• Expertise and advice in how to avoid future problems.

To ensure these benefits, you have to find the right pro. Browse our directory of mold removal pros to schedule an inspection and start planning the remediation.


Is mold removal expensive?

The removal alone doesn't have to be expensive. You can clean up growth yourself for as little as $50. Comprehensive remediation through an expert costs significantly more, but also makes sure all issues are taken care of.

Think of it as a positive investment for your home and health. Spore growth only gets worse over time. The high initial price means fewer needed repairs down the road. You also get the peace of mind that your air will be free of dangerous toxins.

How much does Servpro mold mitigation cost?

Servpro is one of the largest mitigation companies in the country. It offers inspections, remediation, and restoration for anywhere between $1,500 and $10,000.

What is mold?

Mold is a type of fungus. It grows best in warm, moist environments and survives by digesting decaying organic materials. Because they do not use chlorophyll to produce food, these fungi don't need sunlight to survive.

This fungus is an important part of the environment. Without it, dead plant matter would overrun the entire world.

Why does mold grow in homes?

Mold grows in environments with high moisture levels that also contain any kind of food source. Common food sources in the structure of the home include:

  • drywall

  • window frames

  • carpeted or uncarpeted flooring

  • bathroom tile

  • interior insulation

  • furniture

  • below plumbing areas (under the dishwasher, sinks, and refrigerators with water lines, etc.)

Growth developing in the structural materials of a basement or crawlspace may require special attention.

Moisture sources that can lead to indoor growth include condensation from high humidity or large temperature differences. Roof leaks, flooding, plumbing leaks, or excessive dampness can also be causes.

What health problems are caused by mold mildew?

Exposure to environmental fungi like this one can lead to skin irritation, breathing difficulties, allergic reactions and headaches. The spores can be an irritant, causing a burning sensation to the skin, lungs, nose, throat or eyes.

Some fungi can trigger asthma attacks in people who are allergic. Even non-allergic asthma sufferers may experience worsened symptoms due to exposure. Symptoms of an allergic reaction include sneezing, red eyes, runny nose or the appearance of skin rash.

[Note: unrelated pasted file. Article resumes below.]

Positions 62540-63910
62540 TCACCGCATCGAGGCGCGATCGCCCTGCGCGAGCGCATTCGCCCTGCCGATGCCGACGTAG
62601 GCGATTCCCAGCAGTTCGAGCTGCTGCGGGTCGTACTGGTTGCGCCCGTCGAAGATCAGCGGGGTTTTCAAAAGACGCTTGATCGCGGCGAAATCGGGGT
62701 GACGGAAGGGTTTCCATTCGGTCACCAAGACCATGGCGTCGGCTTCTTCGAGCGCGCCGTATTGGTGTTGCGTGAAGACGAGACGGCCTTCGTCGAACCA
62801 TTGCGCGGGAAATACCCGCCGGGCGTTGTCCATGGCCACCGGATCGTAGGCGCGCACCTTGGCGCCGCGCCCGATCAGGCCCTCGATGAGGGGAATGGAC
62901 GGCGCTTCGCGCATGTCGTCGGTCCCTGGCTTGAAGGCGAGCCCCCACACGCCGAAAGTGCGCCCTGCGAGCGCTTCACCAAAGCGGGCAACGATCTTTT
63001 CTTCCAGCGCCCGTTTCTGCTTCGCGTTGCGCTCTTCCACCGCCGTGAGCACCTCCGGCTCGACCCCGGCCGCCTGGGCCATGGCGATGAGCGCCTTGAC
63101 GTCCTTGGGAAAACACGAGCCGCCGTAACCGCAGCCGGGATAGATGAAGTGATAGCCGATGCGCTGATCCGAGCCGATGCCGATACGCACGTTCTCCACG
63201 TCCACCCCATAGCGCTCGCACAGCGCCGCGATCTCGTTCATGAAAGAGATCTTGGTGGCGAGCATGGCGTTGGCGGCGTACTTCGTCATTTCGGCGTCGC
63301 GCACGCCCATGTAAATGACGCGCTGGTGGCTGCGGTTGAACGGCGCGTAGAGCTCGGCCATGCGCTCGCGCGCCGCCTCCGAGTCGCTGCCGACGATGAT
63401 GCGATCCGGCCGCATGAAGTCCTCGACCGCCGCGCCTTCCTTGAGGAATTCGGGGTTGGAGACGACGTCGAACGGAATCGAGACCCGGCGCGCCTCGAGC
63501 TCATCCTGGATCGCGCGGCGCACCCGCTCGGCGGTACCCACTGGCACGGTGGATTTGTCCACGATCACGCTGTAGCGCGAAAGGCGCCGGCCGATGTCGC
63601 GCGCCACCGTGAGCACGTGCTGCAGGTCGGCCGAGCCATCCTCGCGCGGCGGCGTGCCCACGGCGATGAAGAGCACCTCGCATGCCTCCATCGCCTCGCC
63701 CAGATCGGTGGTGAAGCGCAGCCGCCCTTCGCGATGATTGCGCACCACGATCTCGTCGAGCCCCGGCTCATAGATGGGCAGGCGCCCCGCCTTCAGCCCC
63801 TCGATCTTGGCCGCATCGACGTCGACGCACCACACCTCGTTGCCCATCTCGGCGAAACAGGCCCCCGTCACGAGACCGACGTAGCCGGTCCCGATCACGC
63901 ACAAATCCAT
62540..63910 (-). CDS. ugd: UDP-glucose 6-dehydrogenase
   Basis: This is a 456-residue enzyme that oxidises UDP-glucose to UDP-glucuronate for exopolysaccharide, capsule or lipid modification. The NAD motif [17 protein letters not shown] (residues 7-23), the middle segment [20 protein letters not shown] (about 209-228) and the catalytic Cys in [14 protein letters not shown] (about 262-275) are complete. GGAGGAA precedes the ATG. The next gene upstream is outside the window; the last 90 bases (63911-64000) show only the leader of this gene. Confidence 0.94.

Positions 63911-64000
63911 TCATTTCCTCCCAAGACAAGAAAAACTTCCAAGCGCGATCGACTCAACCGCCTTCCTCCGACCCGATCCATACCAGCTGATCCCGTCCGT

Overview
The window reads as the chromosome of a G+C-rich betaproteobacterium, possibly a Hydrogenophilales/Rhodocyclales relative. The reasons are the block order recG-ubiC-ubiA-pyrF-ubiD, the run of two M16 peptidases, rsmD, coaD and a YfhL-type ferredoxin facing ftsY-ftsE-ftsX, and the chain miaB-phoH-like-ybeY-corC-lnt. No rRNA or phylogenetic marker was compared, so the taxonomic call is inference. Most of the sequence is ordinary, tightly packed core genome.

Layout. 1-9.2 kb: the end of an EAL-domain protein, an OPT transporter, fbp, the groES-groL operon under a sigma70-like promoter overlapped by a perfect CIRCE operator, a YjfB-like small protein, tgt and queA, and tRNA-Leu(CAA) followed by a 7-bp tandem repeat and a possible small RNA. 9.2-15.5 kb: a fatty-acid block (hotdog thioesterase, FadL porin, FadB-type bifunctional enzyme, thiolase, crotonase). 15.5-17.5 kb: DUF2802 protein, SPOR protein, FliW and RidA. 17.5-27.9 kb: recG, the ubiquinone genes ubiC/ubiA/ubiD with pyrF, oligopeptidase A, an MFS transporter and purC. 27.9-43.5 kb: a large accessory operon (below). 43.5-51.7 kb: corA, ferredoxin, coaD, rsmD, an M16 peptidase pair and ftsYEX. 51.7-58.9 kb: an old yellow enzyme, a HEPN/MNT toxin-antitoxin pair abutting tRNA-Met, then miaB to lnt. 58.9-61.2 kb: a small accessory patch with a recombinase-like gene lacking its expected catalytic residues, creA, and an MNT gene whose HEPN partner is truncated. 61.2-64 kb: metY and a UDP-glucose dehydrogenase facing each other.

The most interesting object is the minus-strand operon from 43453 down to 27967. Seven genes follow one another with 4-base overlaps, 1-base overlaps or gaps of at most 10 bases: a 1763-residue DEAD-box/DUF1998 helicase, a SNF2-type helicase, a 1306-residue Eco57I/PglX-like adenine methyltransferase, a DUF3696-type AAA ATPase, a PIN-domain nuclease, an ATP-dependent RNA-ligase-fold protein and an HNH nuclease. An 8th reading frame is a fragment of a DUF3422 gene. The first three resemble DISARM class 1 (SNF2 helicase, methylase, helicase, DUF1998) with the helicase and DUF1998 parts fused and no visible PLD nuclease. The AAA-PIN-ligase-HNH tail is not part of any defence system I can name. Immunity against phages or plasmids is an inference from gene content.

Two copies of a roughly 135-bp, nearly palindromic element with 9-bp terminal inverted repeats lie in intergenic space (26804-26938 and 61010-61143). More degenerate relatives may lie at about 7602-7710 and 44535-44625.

The EPA reports that repeated exposure to this issue can bring about increased sensitivity to allergies and health problems. That's why it is important to put an end to the issue as soon as you find it.

Molds can also produce mycotoxins, which are toxic substances found either within or on the surface of spores. They can enter a person's system via ingestion, inhalation or skin contact. Aflatoxin B1 is the best-known mycotoxin. It is a potent carcinogen and inhaling it can cause lung cancer. The fungi Aspergillus parasiticus and Aspergillus flavus produce this carcinogen.

How do I know if I have mold in my house?

A professional mold inspection costs between $300 and $1,025. If you suspect indoor growth, this is a necessary first step. It's the only way to test whether the mold is toxic.

Some contractors offer free testing. The most comprehensive tests come from experts who have specific working knowledge of sampling methods and protocols. That includes those recommended by the American Conference of Governmental Industrial Hygienists or the American Industrial Hygiene Association.

Investigations often disturb potential areas of growth. For example, it may be necessary to cut sections of wallpaper to examine drywall or sections of carpet to test floorboards. Either action may release toxic spores into the air.

Inspections should:

  • Come from qualified experts, preferably a certified professional with significant remediation experience.

  • Examine sites of potential growth and look for sources of moisture.

  • Examine indoor air quality for the presence of spores or other irritants.

  • Check for areas of past or current signs within interior walls, floors, ceilings and other common growth areas.